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The Kamov Ka-29 is a formidable close support helicopter, carrying sizeable ωɛλρσɳs load

The Ka-29TB (Transportno Boyevoy) is a dedicated assault transport derivative of the Ka-27 family, intended especially for the support of naval amphibious operations and featuring a substantially changed airframe. Its development commenced in 1973.

The prototype made its first flight in 1976. Trials were completed in 1979 and production began in 1984. The type entered service in 1985. The first example was seen by Western observers on the assault ship Ivan Rogov in 1987 in Mediterranean sea. The Ka-29TB was initially assumed to be the Ka-27B, resulting in the allocation of the Western reporting name Helix-B.

Many of the new variants went unnoticed, and the Ka-29TB was initially thought to be a minimum-change version of the basic Ka-27PL anti-submarine ωλɾʄλɾɛ helicopter, but without radar. In fact it was an entirely new machine. About 59 of these helicopters were produced. These are in service with Russian Navy (up to 47) and Ukrainian Navy (up to 12).


The Ka-29TB features an entirely new, much widened forward fuselage, with a flight deck seating three members of the crew side-by-side, one of these crew members acting as a gunner to aim the various types of ωɛλρσɳs carried on the four hardpoints of the helicopter’s pair of strut-braced lateral pylons, and the trainable 7.62 mm machine-gun hidden behind and articulated door on the starboard side of the nose. In addition, the two-piece curved windscreen of the Ka-27 has given way to a five-piece unit.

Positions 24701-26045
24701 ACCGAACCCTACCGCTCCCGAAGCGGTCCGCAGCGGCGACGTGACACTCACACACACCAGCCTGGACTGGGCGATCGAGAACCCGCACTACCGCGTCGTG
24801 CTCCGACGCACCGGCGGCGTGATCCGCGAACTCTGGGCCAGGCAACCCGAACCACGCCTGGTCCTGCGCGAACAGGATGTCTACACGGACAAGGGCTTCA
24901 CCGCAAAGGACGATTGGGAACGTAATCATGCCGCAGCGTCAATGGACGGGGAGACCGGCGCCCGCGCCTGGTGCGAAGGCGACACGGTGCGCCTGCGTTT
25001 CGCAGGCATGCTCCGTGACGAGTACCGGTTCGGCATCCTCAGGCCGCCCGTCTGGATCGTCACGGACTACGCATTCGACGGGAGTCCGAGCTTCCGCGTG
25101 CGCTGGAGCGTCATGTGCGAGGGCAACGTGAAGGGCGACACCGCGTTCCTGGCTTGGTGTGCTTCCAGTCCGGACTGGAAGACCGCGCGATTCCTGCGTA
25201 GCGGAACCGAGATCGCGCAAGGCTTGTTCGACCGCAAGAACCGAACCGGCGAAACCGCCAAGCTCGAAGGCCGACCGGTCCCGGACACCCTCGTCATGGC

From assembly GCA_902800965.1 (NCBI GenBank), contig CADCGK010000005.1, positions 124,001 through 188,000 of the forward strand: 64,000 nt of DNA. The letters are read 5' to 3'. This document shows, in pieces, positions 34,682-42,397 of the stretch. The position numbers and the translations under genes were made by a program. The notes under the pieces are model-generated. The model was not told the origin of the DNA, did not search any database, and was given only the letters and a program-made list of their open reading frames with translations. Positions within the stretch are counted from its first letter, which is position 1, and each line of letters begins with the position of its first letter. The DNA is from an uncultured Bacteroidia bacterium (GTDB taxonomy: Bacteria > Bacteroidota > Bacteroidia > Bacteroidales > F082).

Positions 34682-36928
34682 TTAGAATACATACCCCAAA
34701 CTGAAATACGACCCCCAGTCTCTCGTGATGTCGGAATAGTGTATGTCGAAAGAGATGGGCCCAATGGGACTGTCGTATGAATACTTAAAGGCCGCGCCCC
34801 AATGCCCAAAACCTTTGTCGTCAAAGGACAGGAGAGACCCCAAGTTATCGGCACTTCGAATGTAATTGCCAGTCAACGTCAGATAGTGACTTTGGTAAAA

The Ka-29 accommodates 16 fully-equipped troops. Alternatively in the medical evacuation role it can carry 4 stretchers, 7 seated casualties and medical attendants. Also it can carry external loads on a sling with a maximum weight of 4 000 kg.

This helicopter could be armed with 9M114 anti-tank guided missiles of the Shturm-V system (Western reporting name AT-6 or Spiral). Four anti-tank missiles per hardpoint can be carrier. Since the early 1990s improved and more capable Ataka-V (AT-9 or Spiral-2) anti-tank guided missiles are available.

The Ka-29 can also carry pods with unguided 57 mm or 80 mm rockets, bombs, submunition dispensers and even torpedoes. It can also carry pods with 23 mm cannon and 250 rounds of ammunition each. There is provision for a 30 mm cannon, mounted above port outriger with 250 round ammunition feed from the cabin. These ωɛλρσɳs are used to support seaborne assault troops and to soften up enemy defenses.

The Ka-29 is also armored. It has 350 kg of armor around cockpit and engines.

An air data boom projects form the port side of the nose, which also carries an electro-optical sensor to starboard and a missile guidance/illuminating and TFR pod to port.

The Ka-29 can be deployed on ships, or coastal bases. This armed and armored helicopter requires no gunship escort and can operate on its own.

This helicopter has coaxial rotors. Such design significantly reduced vibrations. Furthermore it considerably improved firing accuracy. The Ka-29 was tested together with a single-rotor Mi-24 attack helicopter, equipped with the same sights and unguided rockets. It appeared that the Ka-29 is much more accurate.

At some point production of the Ka-29 was stopped. However if required, it might be restarted for the new Russian Navy amphibious assault ships.